How NOT to approach networking

We haven’t had a ‘Top 10’ list for a while, so here’s a negative Top 10 – what not to do at networking events:

  1. Try to sell something. Never. Ever.
  2. Just speak to people you know. This is a temptation and whilst it’s good to build relationships you do need to meet new customers and referrers as well. That’s the point of networking!
  3. Forget to bring business cards. Or pretend that you haven’t brought business cards. I was at a networking event recently and I was asked for a business card by someone I just met. I gave her my business card and asked for one in return. She rummaged in her handbag and apologised for not having one. She said she’d email me her details but she hasn’t. I really hope I know her ideal customer. And I just might. I could name the company she works for but I won’t. Suffice to say that they’re a well known digital marketing business. Sorry, that should read ‘clueless digital marketing business.’
  4. Fail to reciprocate when someone gives you a business card (see above, I’m not letting this go). For those of you that do this do your realise how bad it makes you and your business look? And don’t look me up and down to see if you think I’m of any use to you. I DO know your next customer.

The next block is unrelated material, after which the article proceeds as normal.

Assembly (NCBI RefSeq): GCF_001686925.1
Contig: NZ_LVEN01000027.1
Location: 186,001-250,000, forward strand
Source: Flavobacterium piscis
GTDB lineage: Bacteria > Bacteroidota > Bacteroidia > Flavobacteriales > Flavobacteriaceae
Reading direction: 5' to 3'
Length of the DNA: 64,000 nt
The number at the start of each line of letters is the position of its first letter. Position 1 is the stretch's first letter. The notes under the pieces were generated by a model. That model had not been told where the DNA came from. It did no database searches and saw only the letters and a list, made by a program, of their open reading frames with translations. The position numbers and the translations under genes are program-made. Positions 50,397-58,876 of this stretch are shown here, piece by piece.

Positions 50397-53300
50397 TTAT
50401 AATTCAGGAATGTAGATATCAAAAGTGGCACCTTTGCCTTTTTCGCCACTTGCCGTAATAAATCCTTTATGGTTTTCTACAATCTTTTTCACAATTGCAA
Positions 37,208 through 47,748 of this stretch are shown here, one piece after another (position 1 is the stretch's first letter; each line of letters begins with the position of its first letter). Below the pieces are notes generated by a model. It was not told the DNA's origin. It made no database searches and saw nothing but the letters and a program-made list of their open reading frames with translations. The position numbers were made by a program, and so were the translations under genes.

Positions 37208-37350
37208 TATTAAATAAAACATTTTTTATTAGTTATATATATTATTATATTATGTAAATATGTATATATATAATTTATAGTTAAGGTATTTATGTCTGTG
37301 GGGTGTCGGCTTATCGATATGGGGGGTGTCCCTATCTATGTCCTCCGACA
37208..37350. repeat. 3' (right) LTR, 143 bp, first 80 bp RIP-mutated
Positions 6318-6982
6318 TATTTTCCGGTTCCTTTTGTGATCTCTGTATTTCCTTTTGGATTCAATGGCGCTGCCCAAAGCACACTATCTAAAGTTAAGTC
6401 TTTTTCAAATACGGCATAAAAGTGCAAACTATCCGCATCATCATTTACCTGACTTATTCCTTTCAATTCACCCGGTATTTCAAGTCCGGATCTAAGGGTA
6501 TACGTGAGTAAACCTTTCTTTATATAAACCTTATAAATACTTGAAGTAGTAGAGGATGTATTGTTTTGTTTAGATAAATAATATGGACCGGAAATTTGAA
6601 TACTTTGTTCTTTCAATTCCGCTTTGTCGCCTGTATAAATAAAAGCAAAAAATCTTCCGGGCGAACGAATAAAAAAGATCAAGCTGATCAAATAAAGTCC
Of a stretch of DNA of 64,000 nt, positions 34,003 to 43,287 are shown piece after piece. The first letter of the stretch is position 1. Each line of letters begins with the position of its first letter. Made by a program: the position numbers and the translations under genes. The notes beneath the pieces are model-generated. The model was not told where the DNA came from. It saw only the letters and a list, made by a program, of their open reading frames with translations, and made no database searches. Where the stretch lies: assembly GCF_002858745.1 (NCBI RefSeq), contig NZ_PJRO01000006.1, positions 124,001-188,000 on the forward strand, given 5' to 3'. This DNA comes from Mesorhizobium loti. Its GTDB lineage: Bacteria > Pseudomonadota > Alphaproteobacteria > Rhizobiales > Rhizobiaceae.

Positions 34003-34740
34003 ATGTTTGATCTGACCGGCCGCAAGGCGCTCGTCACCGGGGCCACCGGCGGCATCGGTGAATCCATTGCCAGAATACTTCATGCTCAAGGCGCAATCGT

5. Ramble on about yourself, your business and your product. Just don’t, I’m not interested.
  6. Look bored, disinterested or like you just don’t want to be there. If that’s how you feel go home, or even better don’t turn up to the event in the first place.
  7. Go into a meaningless, lengthy lecture when someone asks about your business. Keep it short and sharp. Less is more!
  8. Arrive at the event without a specific objective. We see too many people meander around events and leave without achieving anything. Set yourself an objective – How many follow up 1:1s do you want to set up at this event?
  9. Be self obsessed. It’s not about you, it’s about them. Networking is all about learning about others. Indeed, networking in its truest form is ‘giving without expecting to receive.’
  10. Do all the things you know you shouldn’t do (i.e. 1 – 9 above plus many other we haven’t listed), then leave the event thinking ‘networking doesn’t work.’So there you have it, what not to do! We’d say the majority of people are ineffective in their networking and regularly make many of the above errors.Ask yourself:

Why are you networking? (Right answer – to make new business contacts; wrong answer – to sell more products and services)

What do you want to achieve from each specific event?

Do you really want to do this?

If you don’t want to be there don’t waste your time as well as that of everyone else.


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Brendan Walsh